At Middlebury, we believe that the study of language in its cultural context belongs in the mainstream of any curriculum as one of the most enlightening and humanizing activities in which one can engage. We provide these students with consistent and dependable access to languages in an interactive, intensive-immersion environment. The Language Schools integrate excellent and innovative instruction in language with a curriculum that incorporates linguistics, literature, culture, and area studies, offering students opportunities to use the target language with native and near-native language professionals and with each other. The curriculum is supported by an extensive co-curricular program designed to reinforce classroom learning through a task-based approach. We are dedicated to the premise that without real competency in language there can be no true cultural understanding, and, that to be truly effective, language speaking must provide meaningful access to other cultures.
While each School's daily schedule is unique, it's still possible to sketch a general idea of how your typical day might flow. The first half is spent in anywhere from three to five classroom hours, followed by lunch with your professors and peers. In the afternoons, you put your newly learned language skills to work, participating in co-curricular activities ranging from cooking and calligraphy to music and dance. During the evening you might attend a lecture by a visiting scholar or commentator, watch a film, or participate in a cultural celebration relevant to your language and culture of study.
In the Arabic School, you'll master not only vocabulary and syntax, but how to use the language to engage effectively with Arab culture. The focus will be on Modern Standard Arabic during your five daily classroom hours, with optional sessions offered in colloquial dialects such as Moroccan, Egyptian, and Syrian. Outside the classroom, you'll select from a wide array of in-language co-curricular activities—including calligraphy, cooking, cinema, music, and the Qur'an—each designed to help you build new vocabulary while developing cultural fluency.
With connections to prominent universities across the globe, the Arabic School draws from among the leading scholars of the Middle East, Africa, Europe, the United States, and Canada. Our faculty will support you at every step, helping you perfect your Arabic as you dive into Arab culture for eight or six intensive and fruitful weeks.
Franklin & Marshall Academic Policy
F&M requires all students to enroll in a full course load at the host institution or off-campus study program. You can typically find this information on the program partner's website. In many cases, this will be four or five courses for a semester. Many programs grant course credit in U.S. semester credit hours. Franklin & Marshall will award four F&M course credits for a total of 15 or 16 U.S. semester credit hours. If the total number of credits for your program is more than 16 or less than 15, divide the total number by four to find out how many course credits you will receive (this includes summer study).
Courses on off-campus study programs must be taken for a letter grade, not on a pass/no pass basis. Grades from off-campus study program courses will appear on your Franklin & Marshall transcript, but they will not be calculated into your cumulative GPA.
Courses taken off-campus may be able to satisfy major, minor, language or distribution requirements (Arts, Humanities, Social Science, Non-Western Cultures or Natural Science Lab) in addition to general elective credit. Courses may fulfill more than one requirement. Please note that Franklin & Marshall cannot issue transfer credit for a course taken in a department that is not represented at the College. If a course does not clearly fall under a department, the off-campus study advising staff can help you determine whether or not it can be accepted for credit.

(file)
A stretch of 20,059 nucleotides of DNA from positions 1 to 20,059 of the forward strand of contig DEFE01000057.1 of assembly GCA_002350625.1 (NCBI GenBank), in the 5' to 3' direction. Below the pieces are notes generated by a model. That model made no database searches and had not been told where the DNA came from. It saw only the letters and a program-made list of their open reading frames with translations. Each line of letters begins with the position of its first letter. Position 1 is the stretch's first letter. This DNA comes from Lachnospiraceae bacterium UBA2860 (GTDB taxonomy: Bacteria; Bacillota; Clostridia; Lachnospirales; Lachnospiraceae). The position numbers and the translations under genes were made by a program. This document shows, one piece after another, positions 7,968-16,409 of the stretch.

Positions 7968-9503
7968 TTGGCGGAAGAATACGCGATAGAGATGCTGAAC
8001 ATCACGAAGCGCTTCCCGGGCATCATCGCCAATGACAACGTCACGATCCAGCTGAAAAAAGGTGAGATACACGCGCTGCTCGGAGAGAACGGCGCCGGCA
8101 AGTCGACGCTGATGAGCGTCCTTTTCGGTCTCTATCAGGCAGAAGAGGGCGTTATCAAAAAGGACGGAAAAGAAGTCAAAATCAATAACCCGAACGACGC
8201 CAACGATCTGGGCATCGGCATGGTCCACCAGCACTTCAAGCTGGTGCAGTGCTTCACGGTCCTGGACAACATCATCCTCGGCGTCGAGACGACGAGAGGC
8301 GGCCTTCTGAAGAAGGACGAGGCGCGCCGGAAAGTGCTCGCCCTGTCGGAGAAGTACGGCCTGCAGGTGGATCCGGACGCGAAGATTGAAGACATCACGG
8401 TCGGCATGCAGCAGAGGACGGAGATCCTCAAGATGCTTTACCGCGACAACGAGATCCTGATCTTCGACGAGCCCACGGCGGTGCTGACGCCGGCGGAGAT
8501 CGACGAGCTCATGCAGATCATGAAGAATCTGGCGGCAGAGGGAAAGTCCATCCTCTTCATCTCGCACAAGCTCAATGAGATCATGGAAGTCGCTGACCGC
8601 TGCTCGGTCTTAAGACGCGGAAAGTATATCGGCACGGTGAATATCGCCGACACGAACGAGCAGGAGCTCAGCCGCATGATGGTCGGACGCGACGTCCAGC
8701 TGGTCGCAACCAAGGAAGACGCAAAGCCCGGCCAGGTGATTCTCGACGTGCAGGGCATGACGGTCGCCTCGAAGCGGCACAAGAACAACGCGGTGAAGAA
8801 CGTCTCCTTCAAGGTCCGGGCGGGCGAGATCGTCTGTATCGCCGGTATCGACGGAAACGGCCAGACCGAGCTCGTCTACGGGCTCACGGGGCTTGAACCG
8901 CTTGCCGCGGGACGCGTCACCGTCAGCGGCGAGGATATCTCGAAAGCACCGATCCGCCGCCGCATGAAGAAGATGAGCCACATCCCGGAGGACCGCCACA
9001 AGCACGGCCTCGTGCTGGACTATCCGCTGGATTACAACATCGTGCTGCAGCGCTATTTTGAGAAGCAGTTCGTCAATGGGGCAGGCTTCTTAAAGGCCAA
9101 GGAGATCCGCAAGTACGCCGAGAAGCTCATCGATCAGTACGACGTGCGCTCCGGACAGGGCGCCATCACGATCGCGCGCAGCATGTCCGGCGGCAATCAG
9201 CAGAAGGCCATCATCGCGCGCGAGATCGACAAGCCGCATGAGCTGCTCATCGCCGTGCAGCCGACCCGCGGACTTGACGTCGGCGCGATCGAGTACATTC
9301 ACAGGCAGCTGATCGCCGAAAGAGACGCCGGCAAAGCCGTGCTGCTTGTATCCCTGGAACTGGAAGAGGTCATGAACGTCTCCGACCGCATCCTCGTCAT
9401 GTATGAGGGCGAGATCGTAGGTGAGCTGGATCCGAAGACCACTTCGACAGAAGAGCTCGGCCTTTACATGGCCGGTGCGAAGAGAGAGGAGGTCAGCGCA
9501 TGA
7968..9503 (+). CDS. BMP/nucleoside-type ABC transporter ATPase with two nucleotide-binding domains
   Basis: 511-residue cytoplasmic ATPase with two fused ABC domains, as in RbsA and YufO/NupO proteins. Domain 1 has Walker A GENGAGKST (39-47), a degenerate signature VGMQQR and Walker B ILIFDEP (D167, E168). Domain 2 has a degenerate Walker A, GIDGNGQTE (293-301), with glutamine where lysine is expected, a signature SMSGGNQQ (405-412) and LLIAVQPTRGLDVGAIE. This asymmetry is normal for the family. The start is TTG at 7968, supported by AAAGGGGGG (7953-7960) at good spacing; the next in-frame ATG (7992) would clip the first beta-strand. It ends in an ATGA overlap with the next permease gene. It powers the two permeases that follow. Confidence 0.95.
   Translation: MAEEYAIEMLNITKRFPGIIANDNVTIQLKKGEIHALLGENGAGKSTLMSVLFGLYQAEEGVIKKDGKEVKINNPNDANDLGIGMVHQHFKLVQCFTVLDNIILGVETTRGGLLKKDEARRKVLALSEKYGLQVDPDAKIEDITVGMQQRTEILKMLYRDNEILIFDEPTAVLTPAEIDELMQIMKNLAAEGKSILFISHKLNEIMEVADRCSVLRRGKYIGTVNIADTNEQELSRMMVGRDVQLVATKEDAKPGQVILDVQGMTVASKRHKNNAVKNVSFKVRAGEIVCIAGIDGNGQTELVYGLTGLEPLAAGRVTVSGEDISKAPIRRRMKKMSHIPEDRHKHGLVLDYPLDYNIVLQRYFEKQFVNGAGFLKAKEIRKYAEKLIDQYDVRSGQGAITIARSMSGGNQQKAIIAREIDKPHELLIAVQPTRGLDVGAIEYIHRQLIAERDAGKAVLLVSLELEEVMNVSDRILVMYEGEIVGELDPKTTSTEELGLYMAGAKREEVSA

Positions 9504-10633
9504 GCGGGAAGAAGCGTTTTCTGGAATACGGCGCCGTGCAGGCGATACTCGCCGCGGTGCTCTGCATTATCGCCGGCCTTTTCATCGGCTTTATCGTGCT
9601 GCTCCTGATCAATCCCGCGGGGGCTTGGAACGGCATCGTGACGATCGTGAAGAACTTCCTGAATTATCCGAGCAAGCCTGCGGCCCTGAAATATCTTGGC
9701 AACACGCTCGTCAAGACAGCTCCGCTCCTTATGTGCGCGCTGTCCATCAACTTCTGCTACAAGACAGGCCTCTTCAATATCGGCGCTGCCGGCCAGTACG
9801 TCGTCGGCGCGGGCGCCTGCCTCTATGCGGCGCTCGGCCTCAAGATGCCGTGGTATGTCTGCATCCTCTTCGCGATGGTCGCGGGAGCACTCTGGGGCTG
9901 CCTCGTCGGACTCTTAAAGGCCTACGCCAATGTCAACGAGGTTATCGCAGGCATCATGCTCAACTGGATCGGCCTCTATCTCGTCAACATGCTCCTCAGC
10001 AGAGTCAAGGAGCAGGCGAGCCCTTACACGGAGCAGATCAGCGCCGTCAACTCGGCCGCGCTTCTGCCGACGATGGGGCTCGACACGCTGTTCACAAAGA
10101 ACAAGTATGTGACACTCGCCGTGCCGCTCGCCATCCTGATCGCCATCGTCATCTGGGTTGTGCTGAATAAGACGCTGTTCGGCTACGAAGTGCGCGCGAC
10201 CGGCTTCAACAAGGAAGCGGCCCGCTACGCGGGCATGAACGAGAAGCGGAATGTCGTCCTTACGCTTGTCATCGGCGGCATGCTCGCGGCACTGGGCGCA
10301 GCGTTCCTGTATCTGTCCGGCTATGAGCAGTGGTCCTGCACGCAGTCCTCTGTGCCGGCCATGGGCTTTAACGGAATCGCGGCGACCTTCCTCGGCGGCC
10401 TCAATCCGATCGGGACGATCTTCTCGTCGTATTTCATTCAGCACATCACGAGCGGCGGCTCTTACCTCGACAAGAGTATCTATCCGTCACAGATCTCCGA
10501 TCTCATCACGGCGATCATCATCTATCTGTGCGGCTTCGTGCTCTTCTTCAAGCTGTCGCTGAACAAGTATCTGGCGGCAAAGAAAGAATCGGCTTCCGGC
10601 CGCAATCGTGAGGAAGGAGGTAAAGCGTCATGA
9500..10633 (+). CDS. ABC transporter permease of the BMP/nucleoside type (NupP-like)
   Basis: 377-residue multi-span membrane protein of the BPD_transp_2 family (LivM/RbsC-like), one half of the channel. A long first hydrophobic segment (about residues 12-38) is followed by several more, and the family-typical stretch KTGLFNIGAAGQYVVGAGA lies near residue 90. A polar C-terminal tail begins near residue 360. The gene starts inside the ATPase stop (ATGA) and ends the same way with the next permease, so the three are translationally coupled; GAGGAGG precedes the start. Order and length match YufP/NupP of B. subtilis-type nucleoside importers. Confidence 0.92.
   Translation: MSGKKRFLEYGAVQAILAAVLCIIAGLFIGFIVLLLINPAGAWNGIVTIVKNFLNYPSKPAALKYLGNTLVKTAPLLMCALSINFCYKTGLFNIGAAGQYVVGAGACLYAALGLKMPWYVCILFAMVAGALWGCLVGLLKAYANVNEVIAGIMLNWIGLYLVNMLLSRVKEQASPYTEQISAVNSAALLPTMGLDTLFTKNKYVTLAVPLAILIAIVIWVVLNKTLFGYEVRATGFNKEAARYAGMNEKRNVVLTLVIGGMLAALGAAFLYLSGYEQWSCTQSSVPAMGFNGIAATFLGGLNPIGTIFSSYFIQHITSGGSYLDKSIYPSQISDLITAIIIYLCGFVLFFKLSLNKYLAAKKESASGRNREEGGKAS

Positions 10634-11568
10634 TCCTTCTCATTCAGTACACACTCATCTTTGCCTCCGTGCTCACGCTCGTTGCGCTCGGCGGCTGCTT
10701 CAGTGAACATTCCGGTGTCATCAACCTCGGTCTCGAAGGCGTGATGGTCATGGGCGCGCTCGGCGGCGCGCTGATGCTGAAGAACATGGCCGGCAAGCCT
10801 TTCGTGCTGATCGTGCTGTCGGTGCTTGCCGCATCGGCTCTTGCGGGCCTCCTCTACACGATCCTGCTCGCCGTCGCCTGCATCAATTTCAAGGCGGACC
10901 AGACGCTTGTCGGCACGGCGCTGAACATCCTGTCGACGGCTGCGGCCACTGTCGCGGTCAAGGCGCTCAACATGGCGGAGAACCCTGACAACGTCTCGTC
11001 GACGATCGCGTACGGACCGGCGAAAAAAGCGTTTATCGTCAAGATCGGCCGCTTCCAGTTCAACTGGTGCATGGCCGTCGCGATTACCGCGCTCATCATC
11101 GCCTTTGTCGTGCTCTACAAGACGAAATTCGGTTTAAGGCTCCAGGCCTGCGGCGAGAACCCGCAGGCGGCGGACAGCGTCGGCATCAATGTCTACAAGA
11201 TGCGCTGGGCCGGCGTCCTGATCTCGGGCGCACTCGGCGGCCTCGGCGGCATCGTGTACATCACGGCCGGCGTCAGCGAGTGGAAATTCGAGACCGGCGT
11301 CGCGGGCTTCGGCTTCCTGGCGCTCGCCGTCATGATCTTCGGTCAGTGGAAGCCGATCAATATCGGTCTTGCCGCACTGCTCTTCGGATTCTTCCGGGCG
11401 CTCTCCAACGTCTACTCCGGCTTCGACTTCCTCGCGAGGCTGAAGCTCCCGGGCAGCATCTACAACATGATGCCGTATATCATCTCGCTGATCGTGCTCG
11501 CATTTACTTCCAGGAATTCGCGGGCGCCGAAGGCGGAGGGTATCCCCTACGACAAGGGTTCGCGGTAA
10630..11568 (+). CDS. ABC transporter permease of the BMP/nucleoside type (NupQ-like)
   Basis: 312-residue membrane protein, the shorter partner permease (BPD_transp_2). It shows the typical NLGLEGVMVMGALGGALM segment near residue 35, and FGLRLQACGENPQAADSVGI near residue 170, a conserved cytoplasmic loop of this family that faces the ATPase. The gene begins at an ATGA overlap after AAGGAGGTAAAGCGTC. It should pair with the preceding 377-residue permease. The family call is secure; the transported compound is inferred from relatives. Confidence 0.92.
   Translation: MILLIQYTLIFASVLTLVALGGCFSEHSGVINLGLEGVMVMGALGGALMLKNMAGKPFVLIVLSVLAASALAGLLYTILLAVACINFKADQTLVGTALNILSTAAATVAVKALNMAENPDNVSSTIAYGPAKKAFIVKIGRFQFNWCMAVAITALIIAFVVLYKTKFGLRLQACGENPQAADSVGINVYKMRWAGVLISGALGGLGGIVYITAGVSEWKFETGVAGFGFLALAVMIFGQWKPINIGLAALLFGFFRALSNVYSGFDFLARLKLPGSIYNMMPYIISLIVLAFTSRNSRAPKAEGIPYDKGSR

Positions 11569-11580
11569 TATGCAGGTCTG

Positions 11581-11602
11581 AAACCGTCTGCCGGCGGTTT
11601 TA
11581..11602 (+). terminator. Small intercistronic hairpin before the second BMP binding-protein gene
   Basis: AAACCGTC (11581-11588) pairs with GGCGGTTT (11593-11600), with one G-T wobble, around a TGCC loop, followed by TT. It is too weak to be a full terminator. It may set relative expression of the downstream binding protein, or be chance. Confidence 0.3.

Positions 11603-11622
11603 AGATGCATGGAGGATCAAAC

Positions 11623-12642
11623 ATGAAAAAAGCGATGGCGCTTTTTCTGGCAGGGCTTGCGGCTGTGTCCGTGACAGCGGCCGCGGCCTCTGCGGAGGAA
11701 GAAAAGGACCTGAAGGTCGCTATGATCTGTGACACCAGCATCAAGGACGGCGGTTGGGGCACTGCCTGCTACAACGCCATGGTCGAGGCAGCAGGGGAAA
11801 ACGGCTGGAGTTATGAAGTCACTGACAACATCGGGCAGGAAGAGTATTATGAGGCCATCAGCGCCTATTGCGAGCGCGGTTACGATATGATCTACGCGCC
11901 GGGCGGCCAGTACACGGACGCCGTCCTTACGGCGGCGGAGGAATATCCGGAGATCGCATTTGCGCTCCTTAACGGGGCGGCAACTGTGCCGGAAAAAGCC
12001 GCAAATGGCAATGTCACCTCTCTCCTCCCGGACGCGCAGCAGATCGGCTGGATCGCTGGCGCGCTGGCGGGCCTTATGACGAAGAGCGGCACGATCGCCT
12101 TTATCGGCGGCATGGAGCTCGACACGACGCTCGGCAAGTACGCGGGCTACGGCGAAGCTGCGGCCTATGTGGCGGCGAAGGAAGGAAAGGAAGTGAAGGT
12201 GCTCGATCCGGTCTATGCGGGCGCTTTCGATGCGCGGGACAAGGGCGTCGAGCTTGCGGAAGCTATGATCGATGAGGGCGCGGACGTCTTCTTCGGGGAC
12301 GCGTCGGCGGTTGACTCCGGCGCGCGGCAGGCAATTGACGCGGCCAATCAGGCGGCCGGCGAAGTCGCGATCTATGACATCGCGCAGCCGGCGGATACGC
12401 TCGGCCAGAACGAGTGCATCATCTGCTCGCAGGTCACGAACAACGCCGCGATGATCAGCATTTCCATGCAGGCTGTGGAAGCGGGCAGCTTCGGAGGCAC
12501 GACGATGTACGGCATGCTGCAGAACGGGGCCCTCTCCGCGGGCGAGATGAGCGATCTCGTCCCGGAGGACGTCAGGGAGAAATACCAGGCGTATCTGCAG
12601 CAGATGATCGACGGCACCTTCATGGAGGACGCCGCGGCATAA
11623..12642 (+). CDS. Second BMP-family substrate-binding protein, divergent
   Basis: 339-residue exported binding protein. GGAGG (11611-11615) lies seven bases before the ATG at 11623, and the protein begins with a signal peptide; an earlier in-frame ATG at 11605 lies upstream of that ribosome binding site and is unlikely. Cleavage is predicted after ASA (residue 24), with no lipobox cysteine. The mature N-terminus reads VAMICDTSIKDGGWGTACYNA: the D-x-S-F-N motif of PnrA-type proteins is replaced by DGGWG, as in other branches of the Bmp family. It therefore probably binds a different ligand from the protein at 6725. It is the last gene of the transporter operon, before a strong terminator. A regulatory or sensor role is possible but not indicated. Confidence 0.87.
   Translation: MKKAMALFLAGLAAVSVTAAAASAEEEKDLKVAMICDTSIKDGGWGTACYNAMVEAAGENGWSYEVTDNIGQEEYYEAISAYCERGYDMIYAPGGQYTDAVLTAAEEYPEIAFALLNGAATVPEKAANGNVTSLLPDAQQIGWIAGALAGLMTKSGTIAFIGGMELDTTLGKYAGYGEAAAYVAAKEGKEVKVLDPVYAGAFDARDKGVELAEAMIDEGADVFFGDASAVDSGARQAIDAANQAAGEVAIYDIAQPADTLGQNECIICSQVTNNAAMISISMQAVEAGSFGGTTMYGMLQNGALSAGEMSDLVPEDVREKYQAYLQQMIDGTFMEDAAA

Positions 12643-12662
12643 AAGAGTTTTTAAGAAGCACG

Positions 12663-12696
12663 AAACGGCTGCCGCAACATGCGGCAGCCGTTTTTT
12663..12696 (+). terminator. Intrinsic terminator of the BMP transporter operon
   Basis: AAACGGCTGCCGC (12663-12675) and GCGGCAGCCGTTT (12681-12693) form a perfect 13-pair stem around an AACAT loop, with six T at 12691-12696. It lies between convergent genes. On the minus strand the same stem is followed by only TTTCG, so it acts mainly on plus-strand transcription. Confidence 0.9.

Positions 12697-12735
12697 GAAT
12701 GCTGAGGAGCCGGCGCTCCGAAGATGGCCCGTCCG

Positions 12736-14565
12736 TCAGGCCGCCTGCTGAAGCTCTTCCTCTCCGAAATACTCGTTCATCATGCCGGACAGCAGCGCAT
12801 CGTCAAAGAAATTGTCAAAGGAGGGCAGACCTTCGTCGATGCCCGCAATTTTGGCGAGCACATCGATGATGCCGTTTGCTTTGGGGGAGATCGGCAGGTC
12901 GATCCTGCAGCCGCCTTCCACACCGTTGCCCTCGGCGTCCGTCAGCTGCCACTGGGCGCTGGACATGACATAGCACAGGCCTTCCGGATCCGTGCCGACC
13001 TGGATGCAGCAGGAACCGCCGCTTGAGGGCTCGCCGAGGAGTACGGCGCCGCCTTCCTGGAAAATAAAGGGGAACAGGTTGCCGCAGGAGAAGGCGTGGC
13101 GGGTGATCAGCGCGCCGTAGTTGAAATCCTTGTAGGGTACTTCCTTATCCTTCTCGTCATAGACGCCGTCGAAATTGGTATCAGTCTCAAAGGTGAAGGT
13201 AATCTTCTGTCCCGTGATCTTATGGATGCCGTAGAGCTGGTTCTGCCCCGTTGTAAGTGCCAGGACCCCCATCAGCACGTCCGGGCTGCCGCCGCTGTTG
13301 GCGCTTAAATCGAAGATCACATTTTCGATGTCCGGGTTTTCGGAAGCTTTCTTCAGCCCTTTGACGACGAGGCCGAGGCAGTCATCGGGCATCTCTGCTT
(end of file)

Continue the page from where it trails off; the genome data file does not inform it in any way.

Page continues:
Franklin & Marshall Housing Policy
Housing options during your off-campus study program will vary by program. Some programs may allow students to choose their housing option; other programs require all students to live in a certain type of housing. Typical housing arrangements may include apartments, homestays, or on-campus housing at a local university. Please visit the program homepage to determine your program's housing options or requirements.
Please note that some programs may offer students the option to pursue independent housing (outside of the regular housing options provided by the program). F&M does not allow students to choose independent housing unless there is a significant academic or cultural reason (such as wanting to live in a homestay when only apartment housing is provided). Independent housing carries many risks and F&M and the program provider cannot provide any support to students who pursue independent housing. Students who are interested in pursuing independent housing will need to contact their off-campus study adviser to petition for approval to pursue this option.
Financial Policy, Financial Aid and Scholarships
During the academic year, students will continue to be eligible for financial aid during a term of off-campus study. This includes federal and state loans and Franklin & Marshall merit scholarships and need-based grants. In general, eligibility for financial aid is based on Franklin & Marshall tuition, cost of housing and meals from the off-campus study program, and an allowance for books and personal expenses. Your annual estimated family contribution as generated by your FAFSA will remain the same regardless of program costs. Students who receive Grant-in-Aid benefits will continue to access these benefits for the semester off-campus. This benefit is only available to students of eligible full-time F&M faculty and staff.